What is self-piercing riveting (SPR) and how does it work?

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How the SPR process works to create a joint

The self-piercing rivet process is a method of joining two or more layers of sheet metal or composite materials with a strong mechanical interlock joint. This process involves using a specialized rivet that cuts through the top layers of material and then flares out into the last layer, forming a permanent and robust connection. It eliminates the need for drilling pilot holes and welding, making it a fast, efficient, and versatile way to assemble various materials while maintaining the integrity of the workpieces. Our self-piercing rivets can securely unite carbon steel, aluminum, copper, and stainless steel sheets with a combined thickness of up to a whopping 0.787" (20mm).

Step 1

Insert your layers of sheet steel, aluminum or composite into the machine, ensuring the thicker sheet is on the die side for optimal results.

Step 2

The rivet tooling closes, firmly clamping the workpiece against the rivet die.

Step 3

The rivet punch swiftly drives the Self-Piercing Rivet through the layers, cutting through with precision.

Step 4

The rivet punch creates a flush finish, and the rivet flares out into the final layer, forming a permanent and sturdy joint.

Step 5

Finally, the rivet punch and holder retract, releasing your perfectly assembled workpiece in a matter of a second (or less).

What are the advantages of SPR?

The advantages of SPR:

Low training requirements for operators

Eco-friendly solution, no welding fumes

Strength & versatility

Smooth finish

No pilot hole drilling required

No heat affected zone

Perfect for pre-coated material

Low maintenance

High-speed operation

What kind of tooling is required for self-piercing rivets?

The figure below shows a section of typical SPR tooling. Understanding what each piece of the tooling does will help in troubleshooting and in identifying damaged tooling.

1. Rivet punch: Crafted from durable tool steel, the punch effortlessly drives the rivet through the workpiece, creating a robust joint.

2. Rivet holder: Precisely aligns and holds the rivet in place until it's securely embedded in the workpiece.

3. Workpiece: The layers of sheet steel or composites you wish to join effectively.

4. Self-piercing rivet: Designed to flare out when penetrating the workpiece, forming a robust mechanical joint without the need for a pilot hole.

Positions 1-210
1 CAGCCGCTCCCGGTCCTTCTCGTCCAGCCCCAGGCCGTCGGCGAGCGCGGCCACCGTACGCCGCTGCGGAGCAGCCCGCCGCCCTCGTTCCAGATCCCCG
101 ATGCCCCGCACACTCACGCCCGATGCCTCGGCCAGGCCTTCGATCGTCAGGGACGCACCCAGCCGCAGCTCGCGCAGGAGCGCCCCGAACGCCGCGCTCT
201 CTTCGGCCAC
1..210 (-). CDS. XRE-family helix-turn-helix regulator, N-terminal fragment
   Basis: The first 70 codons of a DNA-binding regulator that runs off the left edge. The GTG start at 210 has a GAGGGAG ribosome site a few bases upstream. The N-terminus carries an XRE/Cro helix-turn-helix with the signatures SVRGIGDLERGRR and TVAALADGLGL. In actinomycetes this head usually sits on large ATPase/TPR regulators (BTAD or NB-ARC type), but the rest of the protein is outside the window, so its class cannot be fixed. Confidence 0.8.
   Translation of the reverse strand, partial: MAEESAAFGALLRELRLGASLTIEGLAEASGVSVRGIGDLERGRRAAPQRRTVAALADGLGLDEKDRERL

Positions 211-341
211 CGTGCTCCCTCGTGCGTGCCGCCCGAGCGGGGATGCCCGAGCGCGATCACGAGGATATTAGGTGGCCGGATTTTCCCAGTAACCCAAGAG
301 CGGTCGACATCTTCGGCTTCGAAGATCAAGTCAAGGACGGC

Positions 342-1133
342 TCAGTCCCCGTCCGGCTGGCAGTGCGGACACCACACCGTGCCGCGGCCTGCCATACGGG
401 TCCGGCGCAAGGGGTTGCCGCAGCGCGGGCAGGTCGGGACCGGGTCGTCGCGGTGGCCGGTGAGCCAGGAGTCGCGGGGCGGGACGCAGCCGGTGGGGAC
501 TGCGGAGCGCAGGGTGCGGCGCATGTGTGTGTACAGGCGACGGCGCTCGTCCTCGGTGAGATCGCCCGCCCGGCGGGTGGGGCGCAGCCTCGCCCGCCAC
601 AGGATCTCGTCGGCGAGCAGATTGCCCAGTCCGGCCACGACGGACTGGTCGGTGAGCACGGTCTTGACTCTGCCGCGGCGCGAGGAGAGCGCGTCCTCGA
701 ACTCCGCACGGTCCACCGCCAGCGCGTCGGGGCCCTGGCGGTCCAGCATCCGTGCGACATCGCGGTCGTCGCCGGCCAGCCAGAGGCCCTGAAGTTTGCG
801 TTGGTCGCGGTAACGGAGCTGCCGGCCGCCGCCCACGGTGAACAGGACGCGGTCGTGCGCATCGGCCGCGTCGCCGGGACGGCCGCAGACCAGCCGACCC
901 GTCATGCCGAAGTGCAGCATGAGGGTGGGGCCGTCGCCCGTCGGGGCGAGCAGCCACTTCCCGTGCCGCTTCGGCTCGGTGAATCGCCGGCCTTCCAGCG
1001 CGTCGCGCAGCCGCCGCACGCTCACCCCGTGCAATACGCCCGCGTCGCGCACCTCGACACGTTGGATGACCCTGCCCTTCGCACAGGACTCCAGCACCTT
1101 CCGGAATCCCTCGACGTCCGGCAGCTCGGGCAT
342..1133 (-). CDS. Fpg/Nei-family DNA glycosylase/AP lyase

5. Rivet die: Crafted from tough tool steel, the die clamps the workpiece and facilitates the rivet's flare-out as it enters the material.

6. Rivet feed system (not shown): Our customized rivet feed systems ensure a smooth delivery of self-piercing rivets, tailored to your specific application and budget.

Clinching, welding, or riveting - which is right for your application?

Self-piercing rivets and clinching are non-thermal processes, meaning they do not generate heat during assembly. This eliminates the risk of warping or distortion in materials, making them ideal for joining material that is less than 0.25" (6.3mm) thick or sensitive metals.

Additionally, these methods are faster, requiring significantly less setup time than welding, which can boost production efficiency. Self-piercing rivets and clinching create joints without the need for consumable materials like welding wire or filler metals, resulting in cost savings. They also produce cleaner, more aesthetically pleasing seams, making them ideal for visible or finished surfaces.

It's important to note that welding still has its place in manufacturing. In scenarios where extremely high strength is required, or in applications involving thicker materials, welding may be the superior choice. Moreover, welding offers greater flexibility with a wider range of materials, and it's often the preferred method for critical structural components.

If you're not sure if your part can and should be clinched or riveted, reach out to our team or consider using our sample evaluation process.

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